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Rabbits/15 years old rabbit


Hi, I am asking for a japanese friend. She lives with her 15 years old rabbit, Oimo. He can not move so much anymore and lately, after he falls down, he is not able to stand up anymore alone. Because my friend has to work everyday, he sometimes lays for hours in this position. She arranged her home as good as she can for him and put soft towels and plankets everywhere. But he developed some urine burns (see picture).
We only have limited options here in Japan, but a friend will send a vetbed and Soother Plus from Canada. He has a good vet. Do you have any advice what else we can do to help him. Is there any supplement we can give him for joint support? Someone mentioned 'Synoquin for Cats'.

Thanks a lot and best wishes from Japan,


Hi Andreas

I actually follow Oimo on Instagram and have seen pictures of his poor little hind end.

Does he get any painkillers? At the rescue we have a very large giant rabbit who came in and after many scans and checks by the vet it has been discovered he has old fractures in his spine meaning he's always in pain and is developing arthritis there now. He has to have daily doses of Metacam (in liquid form and apparently tastes of banana so he yums it up!) to keep the pain under control and able to still move around. Poor little Oimo must be in similar pain with age so I would be seeing what painkiller options there are for him.

With joint supplements its tricky, especially with poor Oimo now being so old. Many of them may only really work with the bun moving around which Oimo won't without painkillers. I'm not a vet and don't have experience with particular supplements, I would always be wary with anything that isn't made for bunnies. Maybe Oimo's Instagram community will have more experience or be able to ask their vets?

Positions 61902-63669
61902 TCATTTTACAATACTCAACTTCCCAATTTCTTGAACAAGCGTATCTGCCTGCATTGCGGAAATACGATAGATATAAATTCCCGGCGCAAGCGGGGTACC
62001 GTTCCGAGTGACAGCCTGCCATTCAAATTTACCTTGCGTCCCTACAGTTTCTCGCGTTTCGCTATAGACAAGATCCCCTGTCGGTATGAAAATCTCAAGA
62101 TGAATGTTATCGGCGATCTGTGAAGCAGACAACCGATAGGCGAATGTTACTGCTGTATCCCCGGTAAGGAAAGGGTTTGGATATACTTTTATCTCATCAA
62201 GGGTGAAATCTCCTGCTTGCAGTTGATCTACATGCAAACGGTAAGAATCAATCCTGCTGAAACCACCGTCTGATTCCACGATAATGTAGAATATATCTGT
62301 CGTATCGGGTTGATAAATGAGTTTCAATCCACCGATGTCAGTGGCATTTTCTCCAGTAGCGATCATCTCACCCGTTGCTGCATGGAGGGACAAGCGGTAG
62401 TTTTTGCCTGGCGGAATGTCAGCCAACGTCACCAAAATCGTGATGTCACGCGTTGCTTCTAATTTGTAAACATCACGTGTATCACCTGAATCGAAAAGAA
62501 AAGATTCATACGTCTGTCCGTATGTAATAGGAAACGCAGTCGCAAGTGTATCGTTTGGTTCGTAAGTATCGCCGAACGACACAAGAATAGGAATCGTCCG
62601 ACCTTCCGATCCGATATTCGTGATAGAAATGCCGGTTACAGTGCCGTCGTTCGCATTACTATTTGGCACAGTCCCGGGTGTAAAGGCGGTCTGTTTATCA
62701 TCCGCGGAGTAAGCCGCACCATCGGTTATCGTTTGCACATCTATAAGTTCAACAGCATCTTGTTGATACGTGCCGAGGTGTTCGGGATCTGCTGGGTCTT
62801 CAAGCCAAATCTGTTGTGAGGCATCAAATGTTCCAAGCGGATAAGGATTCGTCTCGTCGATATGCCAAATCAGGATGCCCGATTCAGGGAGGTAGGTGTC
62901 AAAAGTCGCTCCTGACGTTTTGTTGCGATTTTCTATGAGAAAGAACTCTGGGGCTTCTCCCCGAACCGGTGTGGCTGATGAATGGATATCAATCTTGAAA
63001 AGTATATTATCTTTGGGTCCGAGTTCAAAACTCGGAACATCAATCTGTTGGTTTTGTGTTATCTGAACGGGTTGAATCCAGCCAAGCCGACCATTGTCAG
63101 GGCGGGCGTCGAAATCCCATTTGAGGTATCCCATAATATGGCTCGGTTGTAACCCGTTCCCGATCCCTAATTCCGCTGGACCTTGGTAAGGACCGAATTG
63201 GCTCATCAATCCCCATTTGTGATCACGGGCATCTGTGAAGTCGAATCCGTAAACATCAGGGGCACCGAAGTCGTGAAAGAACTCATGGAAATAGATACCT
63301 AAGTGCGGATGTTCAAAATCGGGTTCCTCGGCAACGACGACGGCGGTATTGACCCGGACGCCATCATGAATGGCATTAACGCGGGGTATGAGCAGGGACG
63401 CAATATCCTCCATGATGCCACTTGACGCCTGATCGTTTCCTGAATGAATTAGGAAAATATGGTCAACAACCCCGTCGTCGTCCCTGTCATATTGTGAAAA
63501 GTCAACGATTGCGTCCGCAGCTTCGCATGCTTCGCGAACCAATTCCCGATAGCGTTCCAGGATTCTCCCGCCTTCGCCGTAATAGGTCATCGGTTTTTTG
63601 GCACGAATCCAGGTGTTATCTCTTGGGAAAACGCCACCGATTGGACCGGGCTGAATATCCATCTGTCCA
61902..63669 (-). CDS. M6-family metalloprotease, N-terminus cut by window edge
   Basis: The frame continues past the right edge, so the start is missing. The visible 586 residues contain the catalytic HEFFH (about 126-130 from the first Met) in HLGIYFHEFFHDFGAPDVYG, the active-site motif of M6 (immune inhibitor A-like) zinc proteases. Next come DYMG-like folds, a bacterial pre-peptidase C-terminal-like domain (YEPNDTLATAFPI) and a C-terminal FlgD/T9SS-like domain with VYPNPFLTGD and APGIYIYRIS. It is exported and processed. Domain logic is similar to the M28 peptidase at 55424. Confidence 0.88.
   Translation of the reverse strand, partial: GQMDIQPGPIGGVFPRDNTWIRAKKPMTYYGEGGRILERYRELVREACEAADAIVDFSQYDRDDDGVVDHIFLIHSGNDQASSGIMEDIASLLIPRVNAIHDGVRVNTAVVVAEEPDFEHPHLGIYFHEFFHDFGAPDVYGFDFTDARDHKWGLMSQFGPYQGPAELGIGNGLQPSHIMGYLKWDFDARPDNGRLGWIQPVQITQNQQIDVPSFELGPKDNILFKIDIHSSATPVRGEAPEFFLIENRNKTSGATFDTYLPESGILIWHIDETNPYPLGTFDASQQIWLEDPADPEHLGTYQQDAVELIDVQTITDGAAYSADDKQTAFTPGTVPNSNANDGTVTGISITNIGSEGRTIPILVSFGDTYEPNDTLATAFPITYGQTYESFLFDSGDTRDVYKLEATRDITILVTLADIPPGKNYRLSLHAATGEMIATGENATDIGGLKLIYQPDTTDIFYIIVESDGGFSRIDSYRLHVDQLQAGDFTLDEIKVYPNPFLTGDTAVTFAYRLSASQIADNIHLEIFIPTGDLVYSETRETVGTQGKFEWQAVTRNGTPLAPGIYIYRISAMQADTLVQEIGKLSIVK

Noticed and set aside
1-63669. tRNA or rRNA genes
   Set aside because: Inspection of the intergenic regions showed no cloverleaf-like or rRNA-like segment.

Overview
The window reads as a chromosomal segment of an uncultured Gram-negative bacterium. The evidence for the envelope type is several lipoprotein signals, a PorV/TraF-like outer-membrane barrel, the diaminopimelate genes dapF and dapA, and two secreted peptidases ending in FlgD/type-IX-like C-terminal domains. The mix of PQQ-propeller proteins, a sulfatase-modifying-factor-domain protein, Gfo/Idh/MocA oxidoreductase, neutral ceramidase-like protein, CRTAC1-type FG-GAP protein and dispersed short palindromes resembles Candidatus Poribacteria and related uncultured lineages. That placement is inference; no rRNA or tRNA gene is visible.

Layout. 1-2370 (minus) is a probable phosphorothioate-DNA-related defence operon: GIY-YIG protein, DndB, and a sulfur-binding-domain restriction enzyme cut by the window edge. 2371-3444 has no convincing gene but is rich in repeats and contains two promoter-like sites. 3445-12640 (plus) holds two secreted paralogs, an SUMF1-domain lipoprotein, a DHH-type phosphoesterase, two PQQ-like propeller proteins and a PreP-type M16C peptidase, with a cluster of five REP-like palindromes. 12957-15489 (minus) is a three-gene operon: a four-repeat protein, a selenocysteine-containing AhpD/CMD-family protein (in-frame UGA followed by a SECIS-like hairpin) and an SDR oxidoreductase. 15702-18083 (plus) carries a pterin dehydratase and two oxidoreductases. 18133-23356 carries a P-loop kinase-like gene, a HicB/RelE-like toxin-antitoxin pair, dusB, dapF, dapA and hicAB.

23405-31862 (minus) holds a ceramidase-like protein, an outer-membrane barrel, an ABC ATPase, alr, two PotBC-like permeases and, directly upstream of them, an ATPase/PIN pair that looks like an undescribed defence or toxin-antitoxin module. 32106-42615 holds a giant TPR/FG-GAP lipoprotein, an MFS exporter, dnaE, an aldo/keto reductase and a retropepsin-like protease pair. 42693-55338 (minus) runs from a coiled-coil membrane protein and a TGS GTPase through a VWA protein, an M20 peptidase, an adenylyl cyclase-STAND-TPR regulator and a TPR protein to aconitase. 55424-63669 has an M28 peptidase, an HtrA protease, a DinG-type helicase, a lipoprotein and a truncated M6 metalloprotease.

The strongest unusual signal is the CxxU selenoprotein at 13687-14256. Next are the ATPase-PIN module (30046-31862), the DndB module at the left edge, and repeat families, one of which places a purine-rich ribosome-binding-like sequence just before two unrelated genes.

With the burns, definitely make sure he gets bum washes twice a day and if he does have a vet maybe make sure he hasn't developed a urinary tract infection or similar which would make him unable to control his pee? With him not moving much this will have secondary effects on his gut. Movement is important for rabbits as it helps them digest their food and keep that gut moving.

So yes, my first recommendation is to seek out painkiller options. With his grand age though I would break to your friend she will have to start considering the inevitable, even though it is a massive heartbreaking option no bunny owner wants to consider.

Good luck Oimo!


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I can answer questions around the welfare of pet rabbits, basic health queries including gut stasis, diet worries, bonding questions and the proper welfare standards around housing rabbits (i.e. no wire floors, no small cages and they should be kept in properly bonded de-sexed pairs in very large enclosures). I cannot answer showing questions nor complex breeding issues as I do not agree with either, seeing the other end of the story in the world of rabbit rescue.


I have two 7 year old rescue rabbits and volunteer for a well established rabbit rescue here in the UK, both physically doing cleaning out etc and I am also their events and awareness co-oordinator, helping educate the general public on proper rabbit keeping, this means I have to ensure all information I give is correct and matches current welfare standards.

I belong to the RWAF (Rabbit Welfare Association & Fund) and volunteer for a major rabbit rescue.

I have no formal education on this subject, however read everything I can to keep up to date with current welfare standards and health problems. Both my rabbits have sensitive guts and constantly keep me on my toes.

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